26
Jun
14

the mystery of self-motivation by charlie “t” jones

Charlie "Tremendous" Jones showing how self-motivation is done!

Charlie “Tremendous” Jones showing how self-motivation is done!

Today we’re surrounded by motivators—people and things strive to motivate people to buy a product, pay for advice or enlist in a cause. Motivation classes are crammed and motivation book are best-sellers. Motivation is big business!!

But look closely at these motivators—some reach the point where they can motivate anybody into doing anything and success is running out their ears, yet they are miserable because they forgot to learn how to motivate themselves!

Which would you rather be—a miserable, successful motivator or a happy, motivated flop? I would rather be a happy, motivated flop. If I am learning to be motivated, I’ll eventually become a successful motivator of others, and be happy doing it. The motivator who can motivate everybody but himself may win the world but he’ll never enjoy it.

Some people get involved with their work but are not committed. Others are committed but don’t get deeply involved. The two go together, and I’m convinced that there in no way to learn to be a motivated person without being totally involved and committed to whatever you are engaged in!

The greatest motivators I’ve had have come from my own heart and home. Someone else’s experience or story can never motivate you as deeply as your own.

Wouldn’t it be great if life were a game? Wouldn’t it be wonderful if the field of life had cheering sections on each side, and when we reached the impossible situation and dint’ know how to go on and no one understood us and we’re about ready to folks and say those terrible words, “I quit,” wouldn’t it be wonderful if the stands would come alive and they’d yell, “Charlie, boy, keep on going; we’re with you!” I’d say, “Wohooo! That’s all I needed.” Boy I’d go on down the field to another touchdown!

But life isn’t a game, is it? It’s a battlefield. Instead of players and spectators, we’re all soldiers, including some gold diggers and some AWOLs! But we’re all in the struggle, whether we know it or not. And the person who knows how to be motivated doesn’t need any cheering section. He was motivation built in. He’s not looking for a crutch that might break; a bonus that will be taxed away; he’s learning motivation from within. What really makes a man in his inner dynamics and the learning of the law of being motivated, not the power of motivating others. If you are motivated, you will motivate other inevitably. And isn’t it excited to be around people who are motivated? Wohooo!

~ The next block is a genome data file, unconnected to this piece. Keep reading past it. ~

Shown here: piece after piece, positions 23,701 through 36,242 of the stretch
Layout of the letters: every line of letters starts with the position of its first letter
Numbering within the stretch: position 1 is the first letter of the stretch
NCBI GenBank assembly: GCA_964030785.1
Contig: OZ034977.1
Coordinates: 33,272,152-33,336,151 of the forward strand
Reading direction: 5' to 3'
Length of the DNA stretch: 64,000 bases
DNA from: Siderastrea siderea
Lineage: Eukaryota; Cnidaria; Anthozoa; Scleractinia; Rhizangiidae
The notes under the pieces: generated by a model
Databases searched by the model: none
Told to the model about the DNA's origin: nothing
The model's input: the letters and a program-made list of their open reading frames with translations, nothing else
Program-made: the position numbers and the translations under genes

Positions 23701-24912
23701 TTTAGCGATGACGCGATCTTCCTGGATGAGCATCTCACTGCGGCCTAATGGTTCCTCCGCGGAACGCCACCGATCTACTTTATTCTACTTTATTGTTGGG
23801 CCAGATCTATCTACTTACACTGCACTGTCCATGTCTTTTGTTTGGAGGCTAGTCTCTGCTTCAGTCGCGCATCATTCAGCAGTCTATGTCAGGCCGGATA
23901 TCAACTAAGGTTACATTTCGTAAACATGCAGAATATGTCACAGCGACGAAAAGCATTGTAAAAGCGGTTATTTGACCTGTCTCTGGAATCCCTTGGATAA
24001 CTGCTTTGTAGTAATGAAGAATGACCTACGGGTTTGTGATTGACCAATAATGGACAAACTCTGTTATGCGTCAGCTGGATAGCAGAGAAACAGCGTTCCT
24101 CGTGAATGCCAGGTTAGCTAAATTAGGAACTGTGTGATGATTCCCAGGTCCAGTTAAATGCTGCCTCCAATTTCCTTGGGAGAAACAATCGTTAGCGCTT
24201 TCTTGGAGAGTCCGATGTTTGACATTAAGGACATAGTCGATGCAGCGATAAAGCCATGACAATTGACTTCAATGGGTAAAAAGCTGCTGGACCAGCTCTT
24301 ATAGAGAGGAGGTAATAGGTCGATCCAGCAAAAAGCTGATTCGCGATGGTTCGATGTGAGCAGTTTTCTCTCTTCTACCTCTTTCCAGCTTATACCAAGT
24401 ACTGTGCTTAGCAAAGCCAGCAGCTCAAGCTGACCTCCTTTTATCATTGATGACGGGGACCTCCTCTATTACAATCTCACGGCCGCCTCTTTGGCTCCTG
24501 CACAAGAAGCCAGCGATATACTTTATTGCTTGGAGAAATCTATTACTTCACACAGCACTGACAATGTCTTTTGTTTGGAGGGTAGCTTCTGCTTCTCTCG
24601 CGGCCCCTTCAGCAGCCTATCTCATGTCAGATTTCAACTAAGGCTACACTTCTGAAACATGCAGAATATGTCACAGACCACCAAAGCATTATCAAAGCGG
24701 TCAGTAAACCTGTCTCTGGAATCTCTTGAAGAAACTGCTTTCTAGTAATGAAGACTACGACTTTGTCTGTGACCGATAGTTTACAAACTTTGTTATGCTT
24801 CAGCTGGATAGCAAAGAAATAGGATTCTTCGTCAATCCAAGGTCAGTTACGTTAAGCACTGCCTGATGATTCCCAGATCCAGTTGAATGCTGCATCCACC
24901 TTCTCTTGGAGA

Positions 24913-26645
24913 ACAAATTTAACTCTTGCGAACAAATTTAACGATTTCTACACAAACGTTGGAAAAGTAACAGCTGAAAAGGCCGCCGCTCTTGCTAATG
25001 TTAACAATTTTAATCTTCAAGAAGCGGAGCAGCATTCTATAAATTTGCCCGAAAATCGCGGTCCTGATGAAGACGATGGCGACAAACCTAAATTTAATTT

29
Jan
14

“Victory is Mine!” Sayeth the Leader

Reaching for StarSuccess is defined as a triumphant struggle against difficulty. If that doesn’t describe leadership I don’t know what does. People don’t like to change, develop, or do the right thing. They’ll fight it tooth and nail. It’s not part of our inherent nature and it takes great resolve and discipline because the more we settle into organizations and bureaucratic tendencies, the harder the struggle.

For the leader this just sweetens the challenge. To deny the struggle is to deny the victory. And leadership in any capacity is a battle and the true reason why the extra mile is rarely crowded. Joshua J. Marine said it best: “Challenges are what make life interesting and overcoming them is what makes life meaningful.”

Stake Out Your Domain! One size does not fit all when it comes to being a leader. Everyone is born with a specific temperament and inherent skill set. You may have never thought of yourself in these terms so here’s a good rule of thumb: what comes easily and naturally to you is your special gift. Next, the leader forms the basis of their principles which allows them to differentiate between a mountain and a mole hill.

Defend Your Realm! We all have an obligation to lead. If you are breathing, you should be leading. If you do not, you will have left the planet with fewer resources than before you arrived. That is a terrible, negative karmic imbalance and you will go down in the annals of history as a lazy, self-indulgent sloth. A lack of involvement in decision making is the height of disrespect.